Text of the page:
A government deadline to have all medicines in the country registered before July 2019 has been dismissed as unrealistic and will cause shortages of essential medicines.
The Ministry of Health, in implementing a World Health Organization requirement to keep sophisticated database for medication, has asked all importers to have all their medicines cleared before they are brought.
The WHO for years has been pushing all member states to have this database. It enables countries to avoid importation of unnecessary drugs, that not only flood the market, but also overshadow what is actually needed.
In the east African region, only Rwanda and Burundi have not implemented the WHO database. Uganda started keeping it in 2013, Kenya in 1982 and Tanzania in 1999.
Drug importers and distributors in Rwanda, that are private companies, are resisting the deadline citing various concerns.
“Registering medicine is fine but the deadline is very close,” said Dr Abed Dushimiyimana, chair of the drug importers association in Rwanda. “I think some of the medicines will not have been registered which will cause shortages on the market.”
What exactly is this registration process. Currently, a drug or equipment importer who wants to bring any medicine, works with the health ministry’s Medical Procurement and Production Division.
The agency also advises private importers on which medical materials are necessary.
However, in recent years, there has been rapid explosion of drug makers from North America and Europe, to India and China.
Combined with aggressive marketing, millions of medicines find their way to drug shelves in Rwanda and elsewhere. There have also been reports over the years that drug makers maintain special offers for doctors so they prescribe their products.
A Rwandan patient visiting a doctor finds themselves in this complicated web of interests. You have no idea what lies behind the medicine prescribed for you.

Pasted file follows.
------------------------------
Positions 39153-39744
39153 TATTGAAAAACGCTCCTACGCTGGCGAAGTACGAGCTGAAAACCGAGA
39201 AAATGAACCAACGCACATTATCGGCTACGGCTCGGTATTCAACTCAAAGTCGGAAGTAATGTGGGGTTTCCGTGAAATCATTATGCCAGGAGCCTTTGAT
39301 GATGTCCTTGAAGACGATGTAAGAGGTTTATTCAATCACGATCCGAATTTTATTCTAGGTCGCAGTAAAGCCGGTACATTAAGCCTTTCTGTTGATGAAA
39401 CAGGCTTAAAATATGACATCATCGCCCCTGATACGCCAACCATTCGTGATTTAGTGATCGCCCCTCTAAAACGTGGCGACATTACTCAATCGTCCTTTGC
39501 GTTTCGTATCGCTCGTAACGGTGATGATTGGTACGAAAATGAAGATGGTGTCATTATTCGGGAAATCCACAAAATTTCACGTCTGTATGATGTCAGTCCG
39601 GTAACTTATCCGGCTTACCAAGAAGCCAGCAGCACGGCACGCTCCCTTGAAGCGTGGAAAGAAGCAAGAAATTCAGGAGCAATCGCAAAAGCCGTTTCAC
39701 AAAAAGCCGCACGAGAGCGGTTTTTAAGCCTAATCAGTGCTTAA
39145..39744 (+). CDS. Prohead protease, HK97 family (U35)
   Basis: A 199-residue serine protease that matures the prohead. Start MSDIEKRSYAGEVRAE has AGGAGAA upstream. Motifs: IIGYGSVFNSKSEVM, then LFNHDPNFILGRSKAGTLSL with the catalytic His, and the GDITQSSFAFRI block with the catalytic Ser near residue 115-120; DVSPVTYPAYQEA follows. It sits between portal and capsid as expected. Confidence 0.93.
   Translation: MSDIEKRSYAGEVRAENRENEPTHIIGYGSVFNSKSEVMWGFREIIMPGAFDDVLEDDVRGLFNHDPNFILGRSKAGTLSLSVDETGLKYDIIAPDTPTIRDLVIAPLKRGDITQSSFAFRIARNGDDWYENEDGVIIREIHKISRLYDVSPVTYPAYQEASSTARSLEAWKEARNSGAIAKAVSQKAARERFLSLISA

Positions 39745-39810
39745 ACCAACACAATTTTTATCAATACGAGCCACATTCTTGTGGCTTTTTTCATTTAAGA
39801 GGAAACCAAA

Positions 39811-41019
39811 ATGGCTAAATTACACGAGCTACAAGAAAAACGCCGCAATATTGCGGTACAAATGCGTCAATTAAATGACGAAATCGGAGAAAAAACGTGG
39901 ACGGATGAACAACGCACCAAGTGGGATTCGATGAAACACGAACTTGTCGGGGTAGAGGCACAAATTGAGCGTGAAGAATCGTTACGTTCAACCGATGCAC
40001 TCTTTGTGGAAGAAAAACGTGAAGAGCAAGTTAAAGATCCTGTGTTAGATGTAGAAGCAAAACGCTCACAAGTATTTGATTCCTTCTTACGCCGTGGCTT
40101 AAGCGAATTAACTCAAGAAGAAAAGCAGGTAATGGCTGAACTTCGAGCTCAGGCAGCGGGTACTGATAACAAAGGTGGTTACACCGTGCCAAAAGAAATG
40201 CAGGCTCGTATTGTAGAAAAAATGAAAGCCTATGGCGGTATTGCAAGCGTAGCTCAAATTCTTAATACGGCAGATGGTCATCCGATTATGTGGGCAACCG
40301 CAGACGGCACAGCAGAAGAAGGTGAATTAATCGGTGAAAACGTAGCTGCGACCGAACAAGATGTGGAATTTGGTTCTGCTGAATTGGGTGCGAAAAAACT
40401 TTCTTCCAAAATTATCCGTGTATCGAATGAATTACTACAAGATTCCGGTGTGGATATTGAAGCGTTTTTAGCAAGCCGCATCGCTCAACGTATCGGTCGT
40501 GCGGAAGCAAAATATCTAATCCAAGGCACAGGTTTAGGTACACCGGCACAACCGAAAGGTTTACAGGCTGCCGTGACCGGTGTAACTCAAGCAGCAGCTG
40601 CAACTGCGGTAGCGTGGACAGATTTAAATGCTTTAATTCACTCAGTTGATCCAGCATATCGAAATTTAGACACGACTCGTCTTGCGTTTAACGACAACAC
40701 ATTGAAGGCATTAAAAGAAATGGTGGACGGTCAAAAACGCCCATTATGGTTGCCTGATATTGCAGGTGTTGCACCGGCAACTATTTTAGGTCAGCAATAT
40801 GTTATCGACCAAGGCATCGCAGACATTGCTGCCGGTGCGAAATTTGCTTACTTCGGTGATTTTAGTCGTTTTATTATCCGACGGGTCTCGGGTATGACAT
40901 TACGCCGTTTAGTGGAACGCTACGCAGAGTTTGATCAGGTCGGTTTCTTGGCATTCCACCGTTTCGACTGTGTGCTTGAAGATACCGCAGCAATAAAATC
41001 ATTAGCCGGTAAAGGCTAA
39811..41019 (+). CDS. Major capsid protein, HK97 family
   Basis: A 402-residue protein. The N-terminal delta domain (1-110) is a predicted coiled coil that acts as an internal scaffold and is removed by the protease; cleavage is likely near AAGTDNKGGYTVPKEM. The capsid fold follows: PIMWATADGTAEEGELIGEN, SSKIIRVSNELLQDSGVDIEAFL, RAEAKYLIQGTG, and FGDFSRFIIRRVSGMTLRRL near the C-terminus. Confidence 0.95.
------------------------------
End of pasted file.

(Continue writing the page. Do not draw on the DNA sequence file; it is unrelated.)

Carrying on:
It is this sea of confusion that the WHO and member governments decided needs to be regulated.
For the case of Rwanda, the health ministry is in charge of the new database.
For all medicines currently in the country already, the importers or representatives of drug companies will file loads of documents on each.
Approving a medicine is not automatic. A long list of complicated details are reviewed such as it’s maker, composition and side effects.
The government of Rwanda has given the program up until July to have been completed. It means that going forward after July, no single medicine will enter Rwanda without going through that rigorous approval.
“Registering a single drug can take more than 2 years because many files will be submitted on each medicine. All that information must be verified,” says Dr Dushimiyimana, from the importers’ association.
He says the health ministry has a very small number of staff handling this database, adding: “Besides, new drugs are discovered everyday from now till July.”
The establishment of a national drug database has been going on for some time, according to the ministry and importers. It should have been completed by now, adds the ministry, but some companies have been “sleeping”.
The Chronicles has been told that medicines which were rejected are still on the market and have not been incinerated as par the regulation requiring such drugs to be destroyed. We have not independently verified this information.
Kipharma SARL is one such medical materials importer. Sales and marketing manager Lambert Kadende wonders how the process can be completed in the remaining the four months.
“A company may not be able to register a given drug by the deadline. In case the drug may be essential, there will be obvious shortages on the market,” said Kadende.
Meanwhile, importers are holding urgent meeting this Friday to decide how to handle the government deadline.